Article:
Grandfathering end hurts advisers not product providers

Just days before the Government moved to pass the Ending Grandfathered Conflicted Remuneration Bill through the Parliament, the Association of Financial Advisers (AFA) has lamented the manner in which advisers had been inadequately consulted and stood to be disproportionately disadvantaged.

The AFA has also complained that product providers have been placed at an advantage to advisers amid an “underlying assumption that financial advisers can either convert clients within their existing products to Adviser Service Fee arrangements, or can move them to alternative products”.

It said the Bill provided no flexibility for financial advisers, “however it is apparent that there have been some material changes that have been made since the draft, which will presumably serve to benefit product providers”.

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“We are very concerned about the lack of explanation of these changes,” it said.

In a letter to members, AFA general manager, policy and professionalism, Phil Anderson expressed concern that the Government had moved ahead with the legislation without listening to the arguments of planners and without taking account of likely significant client disruption and detriment.

Further, the letter makes the point that the legislation has sought to remove key adviser protections contained in Section 1350 of the Corporations Act which provides for compensation to be paid to small business financial advisers where product providers unilaterally vary the terms of existing agreements in a manner that is in breach of contract.

“The fact that the Government is choosing to remove the applicability of this section, is in our view, an acknowledgement that there is the potential for constitutional issues with respect to the acquisition of property on other than just terms,” it said.

“For us, the biggest issue with respect to the removal of the applicability of Section 1350, is that the Government is removing the rights of small business financial advice firms in order to protect the interests of predominantly large business financial product providers.”

The AFA accepts that all sides of politics are determined to see an end to grandfathered commissions, however it is important that this process is pursued on the basis of detailed consideration of the evidence and the consequences for clients and the financial advice sector.




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Not sure what you are surprised about.. this was always going to be the case given the perverse strategies that big business use to do "business" in this country. It just disgusts me and I think that all political parties should hold their heads in shame.

The headline should be grandfathering hurts clients and advisers. Everyone knows the only party who win out of the end of grandfathering is the product manufacturers. I am curious to see if the legislation makes it mandatory that the commission be refunded to the client, because without this it will be guaranteed that the product manufacturers pocket it, just like they have done with the reduced insurance commissions.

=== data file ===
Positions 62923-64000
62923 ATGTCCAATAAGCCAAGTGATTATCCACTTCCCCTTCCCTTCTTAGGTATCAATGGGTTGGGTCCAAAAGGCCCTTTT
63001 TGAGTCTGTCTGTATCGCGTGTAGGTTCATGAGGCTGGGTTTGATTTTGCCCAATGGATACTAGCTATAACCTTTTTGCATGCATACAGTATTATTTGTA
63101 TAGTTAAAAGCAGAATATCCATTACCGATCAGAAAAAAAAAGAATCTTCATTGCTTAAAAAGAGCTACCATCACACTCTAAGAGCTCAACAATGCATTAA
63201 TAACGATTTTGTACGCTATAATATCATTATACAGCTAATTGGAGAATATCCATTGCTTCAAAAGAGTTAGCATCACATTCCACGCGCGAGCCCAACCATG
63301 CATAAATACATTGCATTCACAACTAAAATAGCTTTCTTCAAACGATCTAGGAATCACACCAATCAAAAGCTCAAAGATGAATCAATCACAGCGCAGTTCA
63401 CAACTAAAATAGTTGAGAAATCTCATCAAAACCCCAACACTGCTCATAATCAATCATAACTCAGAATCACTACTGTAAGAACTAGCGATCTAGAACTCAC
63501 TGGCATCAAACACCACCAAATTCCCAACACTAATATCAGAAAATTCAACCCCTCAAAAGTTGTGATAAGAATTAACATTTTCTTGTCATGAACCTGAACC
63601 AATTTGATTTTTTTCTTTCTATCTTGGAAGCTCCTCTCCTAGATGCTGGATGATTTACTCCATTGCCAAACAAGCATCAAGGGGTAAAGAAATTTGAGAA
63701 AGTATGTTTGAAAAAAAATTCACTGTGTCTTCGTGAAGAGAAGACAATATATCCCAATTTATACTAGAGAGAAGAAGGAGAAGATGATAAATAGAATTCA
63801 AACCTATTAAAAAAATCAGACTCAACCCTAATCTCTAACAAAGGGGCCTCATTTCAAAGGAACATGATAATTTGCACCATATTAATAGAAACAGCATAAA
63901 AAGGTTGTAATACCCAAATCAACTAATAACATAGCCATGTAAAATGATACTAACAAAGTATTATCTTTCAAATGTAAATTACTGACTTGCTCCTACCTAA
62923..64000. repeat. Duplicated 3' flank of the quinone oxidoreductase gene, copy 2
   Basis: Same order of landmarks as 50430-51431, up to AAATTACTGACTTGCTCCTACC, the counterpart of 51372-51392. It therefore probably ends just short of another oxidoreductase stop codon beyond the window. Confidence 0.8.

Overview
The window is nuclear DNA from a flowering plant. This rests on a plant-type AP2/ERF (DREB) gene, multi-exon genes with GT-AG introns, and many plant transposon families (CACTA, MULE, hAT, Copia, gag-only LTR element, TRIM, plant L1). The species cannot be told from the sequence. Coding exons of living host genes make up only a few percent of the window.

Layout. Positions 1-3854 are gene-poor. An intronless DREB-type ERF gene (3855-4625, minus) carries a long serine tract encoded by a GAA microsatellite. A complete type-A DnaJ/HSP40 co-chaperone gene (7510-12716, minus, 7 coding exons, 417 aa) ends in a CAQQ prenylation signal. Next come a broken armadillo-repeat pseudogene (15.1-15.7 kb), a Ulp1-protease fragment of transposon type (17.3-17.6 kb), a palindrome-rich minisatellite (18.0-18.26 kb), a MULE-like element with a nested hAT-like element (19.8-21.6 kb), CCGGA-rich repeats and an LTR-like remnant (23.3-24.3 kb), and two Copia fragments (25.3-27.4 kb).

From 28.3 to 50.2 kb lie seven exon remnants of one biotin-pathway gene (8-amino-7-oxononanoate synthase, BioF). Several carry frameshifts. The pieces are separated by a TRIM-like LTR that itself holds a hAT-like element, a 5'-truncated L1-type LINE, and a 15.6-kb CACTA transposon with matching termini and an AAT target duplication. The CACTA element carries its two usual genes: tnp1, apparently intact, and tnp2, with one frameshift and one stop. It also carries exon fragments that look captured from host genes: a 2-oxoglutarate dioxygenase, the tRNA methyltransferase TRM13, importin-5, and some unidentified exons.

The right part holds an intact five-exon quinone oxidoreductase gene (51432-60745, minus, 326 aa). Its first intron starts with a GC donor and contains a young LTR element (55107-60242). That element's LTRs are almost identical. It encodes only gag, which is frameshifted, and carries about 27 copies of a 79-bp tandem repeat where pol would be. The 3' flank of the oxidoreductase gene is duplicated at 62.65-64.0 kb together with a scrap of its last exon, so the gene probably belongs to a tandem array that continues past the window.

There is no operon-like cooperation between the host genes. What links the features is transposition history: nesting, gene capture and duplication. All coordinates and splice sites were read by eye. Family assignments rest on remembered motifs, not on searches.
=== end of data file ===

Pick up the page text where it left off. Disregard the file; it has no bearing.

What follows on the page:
Probably due to some lobbying by the dodgy FSC who are all about profit for the big end of town over customers and advisers.
We saw the members of the FSC all unilaterally increase premiums for existing customers after the LIF was passed and now no need for them to pass back the savings on grandfathered commissions to customers. You could not make up this corruption.

With all the talk on 0.4% trail commission being banned - I wonder if there will be a mandate to then transfer all Retail Funds into low cost MYSUPER options! Only then I would actually take this reform seriously, otherwise it is just an attack on small financial planning businesses. I guess I can keep on dreaming!

Is changing Sec 1350 of the Corps Act a valid change to the Constitution? The Australian Constitution can be changed by referendum according to the rules set out in section 128 of the Constitution. A proposed change must first be approved as a bill by the federal Parliament. It is then sent to the Governor-General in order for a writ to be issued so a referendum can occur. https://www.peo.gov.au/learning/closer-look/the-australian-constitution/...

I'm contributing something to the ARC fund for what its worth. I agree with their position that the institutions have been spooked by asic into immediate action and it is in their interests, we are pawns and no one is fighting for any rights we may have.

Regarding “Is changing Sec 1350 of the Corps Act a valid change to the Constitution?”.
All you legal eagles out there that love to have a go on this site, please knock me down and tell me why it is valid or why it is not valid.
It’s RUOK day to and to be honest, no I am not ok.
If the government passes this legislation what is stop them using this as a precedent for other legislation?
If they legislate to build a new freeway and say this clause does not apply to this project. They won’t compensate you for your property.
If they legislate about whatever profession you are in to remove an element that affected the value of your business. They won’t compensate you for your property.
If this is the case and people were aware there would be outrage at the Government.
This is the thin edge of the wedge.
Please someone tell me I am wrong and this isn’t changing the Constitution by stealth.
Maybe if I can make some sense out of all of this might be improved rather than OK.
This about the bigger principle of being compensated on just terms for anything you are entitled to not just Grandfathered commission.
It is about accountability for the way the Constitution can be changed.
It is about the next change that gets made that gets slipped into legislation that takes your property.
RUOK with this?

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